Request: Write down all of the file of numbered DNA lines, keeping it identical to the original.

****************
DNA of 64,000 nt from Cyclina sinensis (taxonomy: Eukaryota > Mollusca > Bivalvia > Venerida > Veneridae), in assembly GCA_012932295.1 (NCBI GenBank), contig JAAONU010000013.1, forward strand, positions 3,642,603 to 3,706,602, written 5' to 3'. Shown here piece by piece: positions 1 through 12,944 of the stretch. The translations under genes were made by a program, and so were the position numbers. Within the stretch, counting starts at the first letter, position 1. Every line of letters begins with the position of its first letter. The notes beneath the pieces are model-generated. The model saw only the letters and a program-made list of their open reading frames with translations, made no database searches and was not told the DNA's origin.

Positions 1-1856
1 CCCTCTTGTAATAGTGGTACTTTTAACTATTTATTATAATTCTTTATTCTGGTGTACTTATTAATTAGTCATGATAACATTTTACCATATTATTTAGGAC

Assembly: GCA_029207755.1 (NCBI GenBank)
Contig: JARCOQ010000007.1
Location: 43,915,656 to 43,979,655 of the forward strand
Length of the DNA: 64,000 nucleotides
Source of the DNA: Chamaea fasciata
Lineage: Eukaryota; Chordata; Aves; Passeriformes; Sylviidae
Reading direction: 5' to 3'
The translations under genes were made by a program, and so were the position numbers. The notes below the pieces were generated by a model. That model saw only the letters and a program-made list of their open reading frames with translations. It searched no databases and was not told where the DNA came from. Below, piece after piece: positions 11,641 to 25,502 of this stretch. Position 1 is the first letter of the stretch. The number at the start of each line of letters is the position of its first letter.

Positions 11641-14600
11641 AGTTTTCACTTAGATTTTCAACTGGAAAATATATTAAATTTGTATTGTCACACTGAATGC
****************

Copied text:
DNA of 64,000 nt from Cyclina sinensis (taxonomy: Eukaryota > Mollusca > Bivalvia > Venerida > Veneridae), in assembly GCA_012932295.1 (NCBI GenBank), contig JAAONU010000013.1, forward strand, positions 3,642,603 to 3,706,602, written 5' to 3'. Shown here piece by piece: positions 1 through 12,944 of the stretch. The translations under genes were made by a program, and so were the position numbers. Within the stretch, counting starts at the first letter, position 1. Every line of letters begins with the position of its first letter. The notes beneath the pieces are model-generated. The model saw only the letters and a program-made list of their open reading frames with translations, made no database searches and was not told the DNA's origin.

Positions 1-1856
1 CCCTCTTGTAATAGTGGTACTTTTAACTATTTATTATAATTCTTTATTCTGGTGTACTTATTAATTAGTCATGATAACATTTTACCATATTATTTAGGAC

Assembly: GCA_029207755.1 (NCBI GenBank)
Contig: JARCOQ010000007.1
Location: 43,915,656 to 43,979,655 of the forward strand
Length of the DNA: 64,000 nucleotides
Source of the DNA: Chamaea fasciata
Lineage: Eukaryota; Chordata; Aves; Passeriformes; Sylviidae
Reading direction: 5' to 3'
The translations under genes were made by a program, and so were the position numbers. The notes below the pieces were generated by a model. That model saw only the letters and a program-made list of their open reading frames with translations. It searched no databases and was not told where the DNA came from. Below, piece after piece: positions 11,641 to 25,502 of this stretch. Position 1 is the first letter of the stretch. The number at the start of each line of letters is the position of its first letter.

Positions 11641-14600
11641 AGTTTTCACTTAGATTTTCAACTGGAAAATATATTAAATTTGTATTGTCACACTGAATGC